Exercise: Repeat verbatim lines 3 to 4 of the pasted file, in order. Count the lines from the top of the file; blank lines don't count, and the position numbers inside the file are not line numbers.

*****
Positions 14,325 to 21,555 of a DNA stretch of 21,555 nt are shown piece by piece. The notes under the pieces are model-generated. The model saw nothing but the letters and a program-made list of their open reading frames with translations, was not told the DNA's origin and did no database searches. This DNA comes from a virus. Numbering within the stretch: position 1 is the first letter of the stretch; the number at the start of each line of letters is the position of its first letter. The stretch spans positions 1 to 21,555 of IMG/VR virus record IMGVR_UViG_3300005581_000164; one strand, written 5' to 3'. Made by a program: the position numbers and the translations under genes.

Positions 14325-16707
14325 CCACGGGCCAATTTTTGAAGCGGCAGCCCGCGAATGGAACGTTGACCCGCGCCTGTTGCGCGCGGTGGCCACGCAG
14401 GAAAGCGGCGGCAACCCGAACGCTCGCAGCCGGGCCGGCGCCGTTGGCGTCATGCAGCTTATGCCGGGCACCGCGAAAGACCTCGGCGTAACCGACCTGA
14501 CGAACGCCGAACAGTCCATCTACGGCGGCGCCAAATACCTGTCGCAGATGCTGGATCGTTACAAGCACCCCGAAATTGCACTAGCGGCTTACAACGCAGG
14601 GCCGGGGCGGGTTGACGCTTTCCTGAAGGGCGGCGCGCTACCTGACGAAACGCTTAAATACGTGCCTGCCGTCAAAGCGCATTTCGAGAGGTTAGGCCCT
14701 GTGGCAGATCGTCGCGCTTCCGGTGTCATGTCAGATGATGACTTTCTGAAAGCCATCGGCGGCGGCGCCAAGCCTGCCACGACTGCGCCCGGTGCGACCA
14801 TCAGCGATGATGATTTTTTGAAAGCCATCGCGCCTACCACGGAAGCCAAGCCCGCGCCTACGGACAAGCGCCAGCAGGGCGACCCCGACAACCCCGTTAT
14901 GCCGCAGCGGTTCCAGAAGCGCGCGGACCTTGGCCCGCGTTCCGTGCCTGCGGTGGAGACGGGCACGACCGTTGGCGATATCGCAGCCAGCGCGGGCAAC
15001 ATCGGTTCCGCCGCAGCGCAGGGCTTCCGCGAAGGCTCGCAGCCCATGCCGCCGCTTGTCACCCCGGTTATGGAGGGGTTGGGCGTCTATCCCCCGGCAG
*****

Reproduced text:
14325 CCACGGGCCAATTTTTGAAGCGGCAGCCCGCGAATGGAACGTTGACCCGCGCCTGTTGCGCGCGGTGGCCACGCAG
14401 GAAAGCGGCGGCAACCCGAACGCTCGCAGCCGGGCCGGCGCCGTTGGCGTCATGCAGCTTATGCCGGGCACCGCGAAAGACCTCGGCGTAACCGACCTGA